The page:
(1) To need his glasses and be struck by an awareness that they are not at hand, an ordinary enough circumstance for Frederick Douglass, except sometimes it’s accompanied by a flash of extraordinary dread. If not quite panic, certainly an unease disproportionate to a simple recurring situation. Dread that may be immediately extinguished if he locates his horn-rimmed, owlish-eyed spectacles exactly where he anticipated they should be. He sees them and almost sighs. Nearly feels their slightly uncomfortable weight palpable on his nose. Finding the glasses enough to reassure him that he remains here among the living in this material …
Illustration (detail) by Matthew Richardson

Chances that an American knows the position of his or her senators on health-care reform:

1 in 3

Climate experts proposed creating a fleet of cloud-seeding yachts that will pump water vapor into the atmosphere to thicken global cloud cover, thereby reflecting more sunlight, in order to counteract the effects of global warming.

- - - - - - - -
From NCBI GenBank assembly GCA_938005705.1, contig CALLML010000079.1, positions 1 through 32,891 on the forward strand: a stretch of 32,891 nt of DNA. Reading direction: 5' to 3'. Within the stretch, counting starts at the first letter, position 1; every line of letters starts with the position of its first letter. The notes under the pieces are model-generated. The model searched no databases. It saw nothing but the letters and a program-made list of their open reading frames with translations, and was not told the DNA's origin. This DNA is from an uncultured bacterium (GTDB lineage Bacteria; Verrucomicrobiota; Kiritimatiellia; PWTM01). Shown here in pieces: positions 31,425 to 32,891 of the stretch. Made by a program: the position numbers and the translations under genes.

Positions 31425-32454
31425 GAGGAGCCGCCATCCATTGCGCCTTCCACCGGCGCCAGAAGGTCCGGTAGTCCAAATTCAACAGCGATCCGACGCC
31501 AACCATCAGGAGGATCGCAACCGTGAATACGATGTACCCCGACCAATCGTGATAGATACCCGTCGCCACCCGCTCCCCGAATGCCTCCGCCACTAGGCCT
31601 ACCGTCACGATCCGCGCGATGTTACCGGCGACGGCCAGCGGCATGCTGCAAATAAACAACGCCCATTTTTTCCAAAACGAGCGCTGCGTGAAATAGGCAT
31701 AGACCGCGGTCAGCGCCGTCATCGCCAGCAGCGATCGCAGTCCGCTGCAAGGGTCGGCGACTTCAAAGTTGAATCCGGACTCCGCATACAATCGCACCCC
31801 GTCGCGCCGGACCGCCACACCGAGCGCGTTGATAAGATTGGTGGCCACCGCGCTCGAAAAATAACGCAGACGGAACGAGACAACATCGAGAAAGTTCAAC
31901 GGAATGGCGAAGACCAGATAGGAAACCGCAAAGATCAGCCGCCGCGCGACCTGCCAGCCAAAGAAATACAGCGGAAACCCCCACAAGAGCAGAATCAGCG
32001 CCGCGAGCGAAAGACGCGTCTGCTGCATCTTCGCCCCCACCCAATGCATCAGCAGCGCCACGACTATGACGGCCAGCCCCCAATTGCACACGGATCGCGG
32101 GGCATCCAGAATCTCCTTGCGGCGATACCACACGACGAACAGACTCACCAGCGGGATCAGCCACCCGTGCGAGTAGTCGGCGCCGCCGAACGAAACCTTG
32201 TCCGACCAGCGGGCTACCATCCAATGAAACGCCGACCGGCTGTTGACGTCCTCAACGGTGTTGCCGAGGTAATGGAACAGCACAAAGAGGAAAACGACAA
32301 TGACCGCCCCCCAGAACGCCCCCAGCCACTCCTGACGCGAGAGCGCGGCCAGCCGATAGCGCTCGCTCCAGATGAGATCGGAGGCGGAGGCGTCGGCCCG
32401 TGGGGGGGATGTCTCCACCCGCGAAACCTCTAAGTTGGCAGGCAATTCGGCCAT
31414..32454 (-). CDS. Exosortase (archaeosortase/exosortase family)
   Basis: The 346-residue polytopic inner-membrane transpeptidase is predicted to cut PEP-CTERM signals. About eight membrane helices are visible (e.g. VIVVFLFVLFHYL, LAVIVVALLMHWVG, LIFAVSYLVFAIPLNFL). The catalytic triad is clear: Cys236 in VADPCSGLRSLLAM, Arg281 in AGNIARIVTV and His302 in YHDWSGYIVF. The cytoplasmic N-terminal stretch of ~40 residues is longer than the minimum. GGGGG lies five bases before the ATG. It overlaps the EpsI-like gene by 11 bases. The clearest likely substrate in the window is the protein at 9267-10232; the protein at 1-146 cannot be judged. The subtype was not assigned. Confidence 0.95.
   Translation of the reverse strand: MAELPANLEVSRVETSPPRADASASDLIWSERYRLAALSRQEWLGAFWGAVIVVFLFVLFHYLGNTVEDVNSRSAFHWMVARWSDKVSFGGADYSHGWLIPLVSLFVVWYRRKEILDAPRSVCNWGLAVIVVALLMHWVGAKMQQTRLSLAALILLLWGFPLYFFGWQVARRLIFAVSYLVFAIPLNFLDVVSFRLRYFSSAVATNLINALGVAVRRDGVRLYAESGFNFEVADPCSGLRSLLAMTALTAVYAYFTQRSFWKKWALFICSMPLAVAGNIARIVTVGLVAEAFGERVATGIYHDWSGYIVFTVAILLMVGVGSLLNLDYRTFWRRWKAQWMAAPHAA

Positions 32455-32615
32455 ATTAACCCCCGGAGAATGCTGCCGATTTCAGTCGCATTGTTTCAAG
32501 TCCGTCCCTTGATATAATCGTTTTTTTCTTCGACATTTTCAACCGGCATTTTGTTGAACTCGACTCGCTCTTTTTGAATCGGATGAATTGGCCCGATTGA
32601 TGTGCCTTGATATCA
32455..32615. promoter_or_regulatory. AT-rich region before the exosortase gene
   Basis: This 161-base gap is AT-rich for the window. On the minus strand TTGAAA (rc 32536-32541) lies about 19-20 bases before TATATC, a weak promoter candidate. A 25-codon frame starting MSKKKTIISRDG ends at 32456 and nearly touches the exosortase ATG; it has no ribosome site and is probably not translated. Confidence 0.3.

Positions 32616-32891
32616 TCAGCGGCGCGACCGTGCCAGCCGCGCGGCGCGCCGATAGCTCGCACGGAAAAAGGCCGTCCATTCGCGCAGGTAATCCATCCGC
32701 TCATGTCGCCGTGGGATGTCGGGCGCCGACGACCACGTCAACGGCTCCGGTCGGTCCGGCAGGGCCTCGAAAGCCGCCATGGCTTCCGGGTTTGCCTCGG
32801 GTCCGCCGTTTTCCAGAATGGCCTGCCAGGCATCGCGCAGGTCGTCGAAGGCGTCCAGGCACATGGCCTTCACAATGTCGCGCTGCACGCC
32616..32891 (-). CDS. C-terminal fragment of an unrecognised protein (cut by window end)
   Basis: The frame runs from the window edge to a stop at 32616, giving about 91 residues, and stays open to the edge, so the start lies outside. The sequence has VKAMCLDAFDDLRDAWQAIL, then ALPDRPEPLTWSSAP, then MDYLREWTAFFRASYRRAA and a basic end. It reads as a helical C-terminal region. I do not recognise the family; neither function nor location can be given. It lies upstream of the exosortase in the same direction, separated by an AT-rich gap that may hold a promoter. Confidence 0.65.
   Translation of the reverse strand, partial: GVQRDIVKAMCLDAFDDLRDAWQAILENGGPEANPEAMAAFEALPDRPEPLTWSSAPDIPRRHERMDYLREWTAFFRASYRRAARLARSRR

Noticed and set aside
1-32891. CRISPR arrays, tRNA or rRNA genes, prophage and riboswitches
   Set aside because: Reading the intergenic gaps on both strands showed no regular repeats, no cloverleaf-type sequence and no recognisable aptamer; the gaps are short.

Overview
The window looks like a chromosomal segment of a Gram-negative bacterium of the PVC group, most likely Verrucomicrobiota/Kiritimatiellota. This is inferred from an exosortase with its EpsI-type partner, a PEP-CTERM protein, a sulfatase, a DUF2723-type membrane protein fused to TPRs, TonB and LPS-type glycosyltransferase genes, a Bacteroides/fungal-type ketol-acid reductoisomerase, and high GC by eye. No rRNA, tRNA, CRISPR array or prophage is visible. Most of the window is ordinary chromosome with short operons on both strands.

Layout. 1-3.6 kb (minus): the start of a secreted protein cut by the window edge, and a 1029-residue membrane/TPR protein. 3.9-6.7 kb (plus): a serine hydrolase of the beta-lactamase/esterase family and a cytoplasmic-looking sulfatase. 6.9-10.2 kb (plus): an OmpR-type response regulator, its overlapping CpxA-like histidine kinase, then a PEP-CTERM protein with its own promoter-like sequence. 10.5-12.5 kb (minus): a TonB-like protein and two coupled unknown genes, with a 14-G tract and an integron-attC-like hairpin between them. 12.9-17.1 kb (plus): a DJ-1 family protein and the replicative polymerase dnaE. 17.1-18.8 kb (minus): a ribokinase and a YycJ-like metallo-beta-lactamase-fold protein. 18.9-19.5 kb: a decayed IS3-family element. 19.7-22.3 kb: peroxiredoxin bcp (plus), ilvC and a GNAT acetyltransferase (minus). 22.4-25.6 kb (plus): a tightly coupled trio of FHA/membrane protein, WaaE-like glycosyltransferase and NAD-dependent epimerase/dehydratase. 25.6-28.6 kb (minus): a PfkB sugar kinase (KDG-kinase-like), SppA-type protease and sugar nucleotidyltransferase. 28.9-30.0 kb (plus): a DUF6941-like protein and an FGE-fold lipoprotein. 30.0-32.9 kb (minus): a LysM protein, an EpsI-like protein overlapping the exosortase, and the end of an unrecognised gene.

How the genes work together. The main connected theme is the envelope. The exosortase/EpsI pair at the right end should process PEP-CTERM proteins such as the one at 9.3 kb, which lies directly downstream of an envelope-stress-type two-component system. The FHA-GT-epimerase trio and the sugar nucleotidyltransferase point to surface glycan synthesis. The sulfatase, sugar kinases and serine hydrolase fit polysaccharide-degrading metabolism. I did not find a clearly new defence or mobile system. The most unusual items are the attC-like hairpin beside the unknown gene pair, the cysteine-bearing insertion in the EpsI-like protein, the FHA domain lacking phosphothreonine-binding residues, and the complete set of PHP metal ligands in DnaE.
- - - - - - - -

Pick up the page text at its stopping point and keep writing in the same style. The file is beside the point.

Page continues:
In San Antonio, a 150-pound pet tortoise knocked over a lamp, igniting a mattress fire that spread to a neighbor’s home.

Subscribe to the Weekly Review newsletter. Don’t worry, we won’t sell your email address!

HARPER’S FINEST

Who Goes Nazi?

= Subscribers only.
Sign in here.
Subscribe here.

By

"It is an interesting and somewhat macabre parlor game to play at a large gathering of one’s acquaintances: to speculate who in a showdown would go Nazi. By now, I think I know. I have gone through the experience many times—in Germany, in Austria, and in France. I have come to know the types: the born Nazis, the Nazis whom democracy itself has created, the certain-to-be fellow-travelers. And I also know those who never, under any conceivable circumstances, would become Nazis."

Subscribe Today